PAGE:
Vani’s Musings

An Eclispse

Posted on: March 3, 2007

 An eclipse (Greek verb: ekleipô, “to vanish”, though it derives from the prefix ‘ex-‘, “away from”, and Greek ‘leipein’, “to leave”) is an astronomical event that occurs when one celestial object moves into the shadow of another. The term is most often used to describe either a solar eclipse, when the Moon’s shadow crosses Earth’s surface, or a lunar eclipse, when the Moon moves into the shadow of Earth.

The phase known as New Moon cannot actually be seen because the illuminated side of the Moon is then pointed away from Earth. The rest of the phases are familiar to all of us as the Moon cycles through them month after month. As a matter of fact, the word month is derived from the Moon’s 29.5-day period.When the Moon is Full, it rises at sunset and is visible all night long. At the end of the night, the Full Moon sets just as the Sun rises. None of the Moon’s other phases have this unique characteristic. It happens because the Moon is directly opposite the Sun in the sky when the Moon is Full. Full Moon also has special significance with regard to eclipses. 

An eclipse of the Moon (or lunar eclipse) can only occur at Full Moon, and only if the Moon passes through some portion of the Earth’s shadow. The shadow is actually composed of two cone-shaped components, one nested inside the other. The outer or penumbral shadow is a zone where the Earth blocks part but not all of the Sun’s rays from reaching the Moon. In contrast, the inner or umbral shadow is a region where the Earth blocks all direct sunlight from reaching the Moon.

Astronomers recognize three basic types of lunar eclipses:

 1. Penumbral Lunar Eclipse

·         The Moon passes through Earth’s penumbral shadow.

·         These events are of only academic interest since they are subtle and quite difficult to observe.

2. Partial Lunar Eclipse

 ·         A portion of the Moon passes through Earth’s umbral shadow.

 ·         These events are easy to see, even with the unaided eye.

3. Total Lunar Eclipse

 ·         The entire Moon passes through Earth’s umbral shadow.

·         These events are quite striking for the vibrant range of colors the Moon can take on during the total phase (i.e. – totality).

The Moon’s orbit around Earth is actually tipped about 5 degrees to Earth’s orbit around the Sun. This means that the Moon spends most of the time either above or below the plane of Earth’s orbit. And the plane of Earth’s orbit around the Sun is important because Earth’s shadows lie exactly in the same plane. During Full Moon, our natural satellite usually passes above or below Earth’s shadows and misses them entirely. No eclipse takes place. But two to four times each year, the Moon passes through some portion of the Earth’s penumbral or umbral shadows and one of the above three types of eclipses occurs.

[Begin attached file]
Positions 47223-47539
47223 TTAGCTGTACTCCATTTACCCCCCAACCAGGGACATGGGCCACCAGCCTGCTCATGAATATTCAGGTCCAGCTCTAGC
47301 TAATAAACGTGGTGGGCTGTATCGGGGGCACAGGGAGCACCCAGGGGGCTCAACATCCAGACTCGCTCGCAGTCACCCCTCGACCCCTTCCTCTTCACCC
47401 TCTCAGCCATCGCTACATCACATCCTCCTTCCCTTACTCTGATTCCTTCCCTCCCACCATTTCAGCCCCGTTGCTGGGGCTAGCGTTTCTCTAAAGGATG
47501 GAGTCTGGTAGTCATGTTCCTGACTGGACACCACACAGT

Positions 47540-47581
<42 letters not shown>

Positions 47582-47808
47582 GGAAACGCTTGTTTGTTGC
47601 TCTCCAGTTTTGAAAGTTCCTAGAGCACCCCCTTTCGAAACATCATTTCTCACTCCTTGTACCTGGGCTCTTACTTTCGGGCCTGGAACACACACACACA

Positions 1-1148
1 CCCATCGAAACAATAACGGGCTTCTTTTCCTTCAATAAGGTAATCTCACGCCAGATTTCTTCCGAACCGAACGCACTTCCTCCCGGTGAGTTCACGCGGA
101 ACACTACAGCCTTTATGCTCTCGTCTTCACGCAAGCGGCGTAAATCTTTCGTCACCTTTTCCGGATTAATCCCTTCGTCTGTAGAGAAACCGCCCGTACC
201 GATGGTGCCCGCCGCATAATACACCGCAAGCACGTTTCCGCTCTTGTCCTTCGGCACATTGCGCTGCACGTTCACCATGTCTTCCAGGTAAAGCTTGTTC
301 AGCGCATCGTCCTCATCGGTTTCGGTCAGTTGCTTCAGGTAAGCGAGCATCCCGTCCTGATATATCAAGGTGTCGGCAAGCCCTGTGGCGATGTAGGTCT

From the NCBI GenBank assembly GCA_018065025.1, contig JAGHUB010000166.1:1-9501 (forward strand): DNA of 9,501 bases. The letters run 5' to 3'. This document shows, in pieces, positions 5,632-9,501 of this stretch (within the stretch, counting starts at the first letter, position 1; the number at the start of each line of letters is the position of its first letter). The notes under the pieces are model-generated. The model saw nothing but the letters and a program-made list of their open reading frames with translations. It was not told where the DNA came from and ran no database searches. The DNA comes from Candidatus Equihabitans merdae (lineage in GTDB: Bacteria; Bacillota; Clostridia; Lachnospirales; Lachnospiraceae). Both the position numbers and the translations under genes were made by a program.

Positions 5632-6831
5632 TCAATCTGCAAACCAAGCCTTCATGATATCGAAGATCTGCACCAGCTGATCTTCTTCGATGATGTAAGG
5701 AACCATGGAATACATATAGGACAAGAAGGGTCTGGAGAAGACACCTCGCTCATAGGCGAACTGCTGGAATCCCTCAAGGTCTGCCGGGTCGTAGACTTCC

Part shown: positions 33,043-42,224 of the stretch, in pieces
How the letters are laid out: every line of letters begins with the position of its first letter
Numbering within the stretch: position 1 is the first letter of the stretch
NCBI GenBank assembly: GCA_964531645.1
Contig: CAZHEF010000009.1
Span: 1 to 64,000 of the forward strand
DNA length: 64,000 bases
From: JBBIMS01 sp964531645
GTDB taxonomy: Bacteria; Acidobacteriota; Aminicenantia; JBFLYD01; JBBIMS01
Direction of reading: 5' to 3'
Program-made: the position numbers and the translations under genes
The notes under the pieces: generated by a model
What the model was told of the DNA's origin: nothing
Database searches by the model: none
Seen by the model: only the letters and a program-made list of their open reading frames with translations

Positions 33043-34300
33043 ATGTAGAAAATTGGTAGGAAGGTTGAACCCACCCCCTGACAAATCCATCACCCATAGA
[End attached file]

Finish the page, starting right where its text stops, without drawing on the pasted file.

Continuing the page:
When an eclipse of the Moon takes place, everyone on the night side of Earth can see it. About 35% of all eclipses are of the penumbral type, which are very difficult to detect, even with a telescope. Another 30% are partial eclipses, which are easy to see with the unaided eye. The final 35% or so are total eclipses, and these are quite extraordinary events to behold.

During a total lunar eclipse, the Earth blocks the Sun’s light from reaching the Moon. Astronauts on the Moon would then see the Earth eclipsing the Sun. (They would see a bright red ring around the Earth as they watched all the sunrises and sunsets happening simultaneously around the world) While the Moon remains completely within Earth’s umbral shadow, indirect sunlight still manages to reach and illuminate it. However, this sunlight must first pass deep through the Earth’s atmosphere, which filters out most of the blue colored light. The remaining light is a deep red or orange in color and is much dimmer than pure white sunlight. Earth’s atmosphere also bends or refracts some of this light so that a small fraction of it can reach and illuminate the Moon.

 All total eclipses start with a penumbral followed by a partial eclipse, and end with a partial followed by a penumbral eclipse (the total eclipse is sandwiched in the middle). The penumbral phases of the eclipse are quite difficult to see, even with a telescope. However, partial and total eclipses are easy to observe, even with the naked eye.

Observing Lunar Eclipses

Unlike solar eclipses, lunar eclipses are completely safe to watch. There is no need for any kind of protective filters. It isn’t even necessary to use a telescope. It can be watched with the naked eye, a set of binoculars may improve the image.Amateur astronomers can actually make some useful observations during total eclipses. It’s impossible to predict exactly how dark the Moon will appear during totality. The color can also vary from dark gray or brown, through a range of shades of red and bright orange. The color and brightness depend on the amount of dust in Earth’s atmosphere during the eclipse.

 Tomorrow, 4th March, a Total Lunar Eclispse, will occur, and will be visible throughout India. Weather permitting, we shall be able to watch and enjoy this magic moment of nature.


4 Responses to "An Eclispse"

Thanks for the gyaan madam 😉

Missed watching the eclipse, but Prashanth made me realise it thru the pics here!!

Nice timely post, Vani madam 😐

@Srik, thanks for linking 🙂

full toss Vani!

Eclipse of earth-u is when the shadow of my son-u falls on this Earth-u. 😀 who can forget this famous line s of Typical TPKALl

Eclipse of the earth-u may be happening every in your respective house 🙂

but the eclipse of moon-u occurred on Sunday… sorry sunday midnightu andre monday… but when this eclipsu… o(va)ccursuuu we all will hav tough timuuuu.. abhyanjana… upavasa…gods gella bath..u… manegella punyarchane ityadi ityadi… otnalli total (Gruha) Na

Nice info vani about the eclipse..uu….

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